Irina Birger

Growing up in the Soviet Union, Irina Birger experienced the powerful mechanisms of propaganda that repressed independent thought and inquiry. Its methods were not just practical, but also extremely visual. Social Realist style and Stalinist Imperial architecture greatly influenced her artistic development. Their monumental arrangements inspire admiration, humility and wonder, similar to the visual impact of the Russian Orthodox Church and other sacred formations. As a result, Birger is strongly interested in the visual strategies and formal principles of different religions, cults and totalitarian regimes, and incorporates them in her work. Central symmetry, patterns, slogans and monumental approach appear in her drawings, animations and installations. .

Irina Birger was born in Moscow, studied at the Bezalel Academy of Fine Arts and Design in Jerusalem and at the Sandberg Institute in Amsterdam.
She exhibited and participated in screenings a.o. in Israel Museum (IL), Tel Aviv Museum (IL), Haifa Museum of Art (IL), Mediamatic (NL), W139 (NL), Apexart (US), Preview Berlin (DE), Fresh Paint (IL), the Israeli Centre for Digital Art (IL), Chinese European Art Centre (CN), Today Art Museum (CN), Redtory (CN), Drawing Centre Diepenheim (NL), Stedelijk Museum Bureau Amsterdam (NL), MeetFactory (CZ), Nieuw Dakota (NL), Amsterdam Drawing (NL) and Museum Boijmans Van Beuningen (NL).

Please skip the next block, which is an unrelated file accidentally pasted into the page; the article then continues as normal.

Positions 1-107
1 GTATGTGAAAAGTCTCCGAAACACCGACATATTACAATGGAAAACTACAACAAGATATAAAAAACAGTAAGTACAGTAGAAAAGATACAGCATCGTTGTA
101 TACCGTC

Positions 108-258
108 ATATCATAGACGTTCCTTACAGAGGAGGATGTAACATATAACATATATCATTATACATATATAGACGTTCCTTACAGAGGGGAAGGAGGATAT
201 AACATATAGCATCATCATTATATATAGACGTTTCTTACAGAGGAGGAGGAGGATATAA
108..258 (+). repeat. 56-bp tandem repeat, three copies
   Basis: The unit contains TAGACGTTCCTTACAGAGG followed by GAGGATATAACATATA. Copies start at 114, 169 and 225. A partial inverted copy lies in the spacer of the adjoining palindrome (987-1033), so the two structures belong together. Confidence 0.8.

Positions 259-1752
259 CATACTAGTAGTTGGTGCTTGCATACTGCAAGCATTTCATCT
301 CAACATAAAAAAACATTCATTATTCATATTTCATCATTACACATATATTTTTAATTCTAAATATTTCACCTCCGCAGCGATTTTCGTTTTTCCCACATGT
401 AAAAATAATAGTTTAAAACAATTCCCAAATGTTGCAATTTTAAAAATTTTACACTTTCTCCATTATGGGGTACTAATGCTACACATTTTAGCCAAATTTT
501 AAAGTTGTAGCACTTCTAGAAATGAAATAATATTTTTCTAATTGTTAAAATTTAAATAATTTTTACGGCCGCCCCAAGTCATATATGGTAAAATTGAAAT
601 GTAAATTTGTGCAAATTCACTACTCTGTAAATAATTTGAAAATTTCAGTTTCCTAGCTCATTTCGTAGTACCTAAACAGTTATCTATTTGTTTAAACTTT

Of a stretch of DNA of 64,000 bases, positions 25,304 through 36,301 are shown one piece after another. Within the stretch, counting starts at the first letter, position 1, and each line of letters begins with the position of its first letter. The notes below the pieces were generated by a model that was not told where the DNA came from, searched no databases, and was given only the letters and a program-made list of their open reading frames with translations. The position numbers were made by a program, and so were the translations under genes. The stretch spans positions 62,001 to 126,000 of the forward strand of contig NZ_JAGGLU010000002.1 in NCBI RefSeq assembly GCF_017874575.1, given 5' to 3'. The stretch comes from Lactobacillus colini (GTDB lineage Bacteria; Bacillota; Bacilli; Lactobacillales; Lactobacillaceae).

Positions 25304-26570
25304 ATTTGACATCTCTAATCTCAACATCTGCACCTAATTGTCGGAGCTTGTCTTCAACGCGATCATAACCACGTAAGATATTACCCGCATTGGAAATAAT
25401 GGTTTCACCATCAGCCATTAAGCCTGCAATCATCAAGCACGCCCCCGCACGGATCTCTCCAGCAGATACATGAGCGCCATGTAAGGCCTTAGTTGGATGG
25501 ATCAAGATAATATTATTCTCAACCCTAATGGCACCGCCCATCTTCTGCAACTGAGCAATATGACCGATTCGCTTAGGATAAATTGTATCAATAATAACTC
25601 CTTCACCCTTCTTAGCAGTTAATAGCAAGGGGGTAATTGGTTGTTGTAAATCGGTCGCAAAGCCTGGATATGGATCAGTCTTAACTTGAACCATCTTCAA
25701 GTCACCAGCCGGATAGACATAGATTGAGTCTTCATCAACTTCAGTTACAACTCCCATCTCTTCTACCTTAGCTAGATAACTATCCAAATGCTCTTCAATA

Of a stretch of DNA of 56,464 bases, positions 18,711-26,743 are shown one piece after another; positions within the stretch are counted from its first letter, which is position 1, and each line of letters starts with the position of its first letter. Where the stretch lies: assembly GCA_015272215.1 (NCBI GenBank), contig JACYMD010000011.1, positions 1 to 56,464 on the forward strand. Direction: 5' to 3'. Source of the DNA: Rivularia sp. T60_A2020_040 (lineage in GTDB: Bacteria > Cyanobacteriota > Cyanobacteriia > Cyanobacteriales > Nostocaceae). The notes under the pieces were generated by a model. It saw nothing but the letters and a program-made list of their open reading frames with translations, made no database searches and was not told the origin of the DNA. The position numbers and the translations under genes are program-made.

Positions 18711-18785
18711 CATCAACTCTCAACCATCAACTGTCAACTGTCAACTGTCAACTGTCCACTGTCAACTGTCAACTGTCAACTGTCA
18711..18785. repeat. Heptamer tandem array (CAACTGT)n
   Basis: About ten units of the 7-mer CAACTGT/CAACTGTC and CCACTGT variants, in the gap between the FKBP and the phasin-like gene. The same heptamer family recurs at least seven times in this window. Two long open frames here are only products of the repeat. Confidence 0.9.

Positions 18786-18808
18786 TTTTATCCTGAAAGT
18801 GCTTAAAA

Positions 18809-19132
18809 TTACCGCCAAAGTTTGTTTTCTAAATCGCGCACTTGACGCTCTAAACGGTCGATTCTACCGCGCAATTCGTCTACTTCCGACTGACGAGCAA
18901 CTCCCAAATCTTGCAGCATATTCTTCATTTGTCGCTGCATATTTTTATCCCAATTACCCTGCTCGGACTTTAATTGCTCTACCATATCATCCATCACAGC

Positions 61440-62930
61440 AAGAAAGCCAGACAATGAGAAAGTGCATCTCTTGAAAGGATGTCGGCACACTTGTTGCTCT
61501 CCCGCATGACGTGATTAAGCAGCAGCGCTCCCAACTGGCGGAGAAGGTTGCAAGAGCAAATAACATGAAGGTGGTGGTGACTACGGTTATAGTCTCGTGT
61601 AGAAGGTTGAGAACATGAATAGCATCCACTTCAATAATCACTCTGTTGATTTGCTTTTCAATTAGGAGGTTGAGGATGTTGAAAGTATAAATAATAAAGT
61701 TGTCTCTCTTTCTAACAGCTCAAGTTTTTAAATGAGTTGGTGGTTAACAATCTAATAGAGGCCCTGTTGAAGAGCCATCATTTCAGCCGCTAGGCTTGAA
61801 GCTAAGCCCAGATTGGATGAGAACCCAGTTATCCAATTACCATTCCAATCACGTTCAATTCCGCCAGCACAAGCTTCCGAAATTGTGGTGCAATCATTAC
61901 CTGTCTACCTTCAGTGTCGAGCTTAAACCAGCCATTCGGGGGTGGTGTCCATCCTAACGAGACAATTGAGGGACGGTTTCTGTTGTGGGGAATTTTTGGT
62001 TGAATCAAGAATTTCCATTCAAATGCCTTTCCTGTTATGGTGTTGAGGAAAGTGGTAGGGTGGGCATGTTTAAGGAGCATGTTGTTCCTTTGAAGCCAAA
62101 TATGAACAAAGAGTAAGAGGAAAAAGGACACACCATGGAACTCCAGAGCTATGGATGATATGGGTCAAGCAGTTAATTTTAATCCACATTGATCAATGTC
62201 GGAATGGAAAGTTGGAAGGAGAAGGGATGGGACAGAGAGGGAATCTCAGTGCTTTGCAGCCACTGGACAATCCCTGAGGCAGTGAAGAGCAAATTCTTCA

Birger was an artist in residency at a.o. Chinese European Art Centre (CN), the Israeli Centre for Digital Art (IL), MeetFactory (CZ) and Kunstlerhaus Bethanien (DE).
Her works are part of private and public collections such as Haaretz LTD (IL), Israel Museum (IL), C-Collection (Lichtenstein), EYE Collection (NL) and Museum Boijmans Van Beuningen (NL).

Currently Birger’s work is generously supported by Mondriaan Fund